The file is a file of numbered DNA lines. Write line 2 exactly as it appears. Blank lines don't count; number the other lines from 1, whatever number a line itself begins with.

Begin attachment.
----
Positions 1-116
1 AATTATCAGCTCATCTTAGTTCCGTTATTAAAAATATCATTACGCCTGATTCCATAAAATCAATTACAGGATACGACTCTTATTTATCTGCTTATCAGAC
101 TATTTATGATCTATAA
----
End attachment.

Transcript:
1 AATTATCAGCTCATCTTAGTTCCGTTATTAAAAATATCATTACGCCTGATTCCATAAAATCAATTACAGGATACGACTCTTATTTATCTGCTTATCAGAC